by N Sathiya Moorthy
It is heartening to note that after a series of incidents where visiting Sri Lankans were at the receiving end of mob attacks, Tamil Nadu Chief Minister Jayalalithaa has promised that her Government would ensure the safety and security of the common man from the island-nation in the south Indian State.
It was even more heartening that former Chief Minister and Opposition DMK supremo M Karunanidhi had earlier drawn the distinction between in his party’s oppositioin to the Sri Lankan State and its political leadership on the one hand, and the average Sri Lankans, including those from the majority Sinhala community, on the other, who come visiting to Tamil Nadu and other south Indian States, ad infinitum, for a variety of reasons.
Karunanidhi, who had earlier unwittingly called the ‘TESO conference’ in Chennai, in which the solitary Sri Lankan participation was that of a Sinhala political lightweight, who again pressed the idea of a ‘united Sri Lanka’, also exempted Sri Lankan sportsmen, whom the Jayalalithaa Government had sent packing home, alongside the attacks on Christian pilgrims and cultural troupes.
All these incidents had prompted official reactions from the Sri Lankan Government at the time. Irony, yet it was true. In a very limited way, the Sri Lankan Government could not have asked for more.
A week after it had been called upon to defend itself against a ‘travel advisory’ issued by the UK for those citizens wanting to travel to Sri Lanka, the latter was issuing one of its own. It was one in a series western Governments have become habituated, and at times obsessed with – not to ensure the safety and security of their people travelling in ‘conflict areas’ across the world. Over the years, it has become a diplomatic tool targeting nations and Governments in times of conflict.
The Sri Lankan Government’s recent advisory for citizens wanting to travel to and in Tamil Nadu may have also changed the course of the discourse on the larger subject of ‘ethnic issue’ and the Indian element in the discourse. There is, however, no denying the attacks on, threat against, Sri Lankan citizens travelling in Tamil Nadu.
The ‘direct action’ in this case, as against the ‘indirect appeals’ made by the polity and the Government in Tamil Nadu, made through the instruments of the Government of India as in the past, have other consequences, but none of them life-threatening.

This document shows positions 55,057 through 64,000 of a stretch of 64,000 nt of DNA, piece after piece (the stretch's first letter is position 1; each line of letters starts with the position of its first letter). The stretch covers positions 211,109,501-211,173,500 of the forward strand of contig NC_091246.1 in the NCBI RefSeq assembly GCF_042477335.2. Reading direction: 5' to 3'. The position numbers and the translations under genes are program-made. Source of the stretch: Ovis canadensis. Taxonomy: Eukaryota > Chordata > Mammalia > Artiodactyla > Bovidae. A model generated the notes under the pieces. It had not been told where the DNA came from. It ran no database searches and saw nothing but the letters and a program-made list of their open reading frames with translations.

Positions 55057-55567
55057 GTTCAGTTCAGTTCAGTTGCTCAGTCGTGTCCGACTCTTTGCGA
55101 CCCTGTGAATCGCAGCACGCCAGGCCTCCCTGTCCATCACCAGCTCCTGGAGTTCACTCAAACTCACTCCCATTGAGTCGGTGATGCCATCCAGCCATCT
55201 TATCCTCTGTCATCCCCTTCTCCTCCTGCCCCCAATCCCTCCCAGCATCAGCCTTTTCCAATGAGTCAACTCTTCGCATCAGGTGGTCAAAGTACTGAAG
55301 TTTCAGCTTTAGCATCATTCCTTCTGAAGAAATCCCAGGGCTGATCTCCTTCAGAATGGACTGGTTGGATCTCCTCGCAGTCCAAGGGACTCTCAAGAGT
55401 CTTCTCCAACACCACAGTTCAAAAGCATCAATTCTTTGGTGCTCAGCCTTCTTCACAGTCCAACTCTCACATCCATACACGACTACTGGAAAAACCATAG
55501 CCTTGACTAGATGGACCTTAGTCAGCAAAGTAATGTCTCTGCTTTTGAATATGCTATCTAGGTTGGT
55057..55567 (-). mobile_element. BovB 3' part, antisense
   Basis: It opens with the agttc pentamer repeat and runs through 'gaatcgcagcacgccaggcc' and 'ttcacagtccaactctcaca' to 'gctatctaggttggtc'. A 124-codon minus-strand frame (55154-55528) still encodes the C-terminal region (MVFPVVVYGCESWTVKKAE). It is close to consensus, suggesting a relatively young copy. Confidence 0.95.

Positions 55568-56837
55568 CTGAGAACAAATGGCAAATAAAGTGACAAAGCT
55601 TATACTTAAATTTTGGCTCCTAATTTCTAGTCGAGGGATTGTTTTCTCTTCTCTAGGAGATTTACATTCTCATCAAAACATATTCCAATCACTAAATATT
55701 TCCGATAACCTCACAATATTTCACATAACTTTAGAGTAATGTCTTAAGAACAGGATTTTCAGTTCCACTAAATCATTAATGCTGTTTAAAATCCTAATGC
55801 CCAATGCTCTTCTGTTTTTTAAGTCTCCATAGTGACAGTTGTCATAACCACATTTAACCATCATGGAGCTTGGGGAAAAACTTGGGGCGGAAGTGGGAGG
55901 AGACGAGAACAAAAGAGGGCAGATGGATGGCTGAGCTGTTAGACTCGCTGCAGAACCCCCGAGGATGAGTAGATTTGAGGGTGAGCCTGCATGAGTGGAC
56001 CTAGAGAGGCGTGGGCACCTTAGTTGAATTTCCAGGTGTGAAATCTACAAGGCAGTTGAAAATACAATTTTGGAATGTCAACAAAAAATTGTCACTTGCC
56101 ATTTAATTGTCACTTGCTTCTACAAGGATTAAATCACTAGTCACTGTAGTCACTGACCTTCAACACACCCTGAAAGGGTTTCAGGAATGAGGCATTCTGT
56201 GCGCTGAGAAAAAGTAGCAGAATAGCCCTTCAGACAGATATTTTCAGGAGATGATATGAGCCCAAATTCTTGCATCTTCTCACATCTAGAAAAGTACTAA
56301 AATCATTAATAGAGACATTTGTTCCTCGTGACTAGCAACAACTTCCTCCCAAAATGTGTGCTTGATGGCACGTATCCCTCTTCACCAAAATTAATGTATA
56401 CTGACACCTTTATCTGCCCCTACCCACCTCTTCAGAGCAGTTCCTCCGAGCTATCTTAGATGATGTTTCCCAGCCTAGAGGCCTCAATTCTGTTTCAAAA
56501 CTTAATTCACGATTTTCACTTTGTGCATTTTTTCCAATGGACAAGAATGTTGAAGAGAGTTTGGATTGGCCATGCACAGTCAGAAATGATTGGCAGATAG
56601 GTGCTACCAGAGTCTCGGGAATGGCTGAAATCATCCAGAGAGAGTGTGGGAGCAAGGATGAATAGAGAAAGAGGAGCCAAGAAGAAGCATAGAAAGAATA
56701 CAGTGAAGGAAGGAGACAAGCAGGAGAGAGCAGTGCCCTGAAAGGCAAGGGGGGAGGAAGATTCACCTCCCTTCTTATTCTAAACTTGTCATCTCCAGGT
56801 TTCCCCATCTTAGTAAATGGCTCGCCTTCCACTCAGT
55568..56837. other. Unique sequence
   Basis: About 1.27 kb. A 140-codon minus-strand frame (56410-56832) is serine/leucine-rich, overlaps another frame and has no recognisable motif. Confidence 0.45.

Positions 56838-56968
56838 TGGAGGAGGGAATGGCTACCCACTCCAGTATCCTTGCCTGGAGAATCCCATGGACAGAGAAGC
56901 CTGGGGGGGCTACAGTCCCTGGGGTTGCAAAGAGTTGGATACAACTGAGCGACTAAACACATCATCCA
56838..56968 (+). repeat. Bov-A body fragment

The irony does not stop with the travel advisory. Amnesty International, which has thus far criticised only the Sri Lankan Government for events and episodes relating to the ethnic issue in the country, has turned its attention to Tamil Nadu, instead. Independent of what the Sri Lankan Government and other critics across the world may have to say about the objectivity and impartiality of international human rights NGOs like the Amnesty, for the south Indian State to get notice for the wrong reasons has not gone unnoticed, either.
In the past, the Tamil Nadu Government in particular and the Government of India have come in for international acclaim for their hosting of the Tamil refugees from Sri Lanka in camps put up across the State. ‘Competitive Dravidian politics’ may also have contributed to successive Governments in Tamil Nadu addressing the demands and expectations of these refugees, periodically.
For instance, when the rest of Tamil Nadu was reeling under 10-12 hours of power-cut in the recent past – and much of it continues still, to varying degrees – the refugee camps continued to have power-supply, however, limited it be, to begin with.
For most parts, the travel advisory should have been addressing the Sinhala-Buddhist sections of the Sri Lankan citizenry as they used to be the targets of physical assaults and threats on the streets of Tamil Nadu. Now after a recent episode, not only Sinhala-speaking Buddhists, but even Tamil-speaking Christians have become targets.
Either the vandals did not have a clue about what they were doing, or did not distinguish between the Tamils and Sinhalas, or the Buddhists and the rest, any more. Either way, it has consequences going beyond the obvious. Both nations and their Governments need to mull over the same even more.
Ahead of the attacks on the Christian pilgrims, among whom many were Tamils, was Tamil Nadu Chief Minister Jayalalithaa’s directive for the State police to send back a team of school-children playing friendly soccer games with officials of the Indian Customs. This was accompanied by another directive to send back school children on a cultural exchange programme.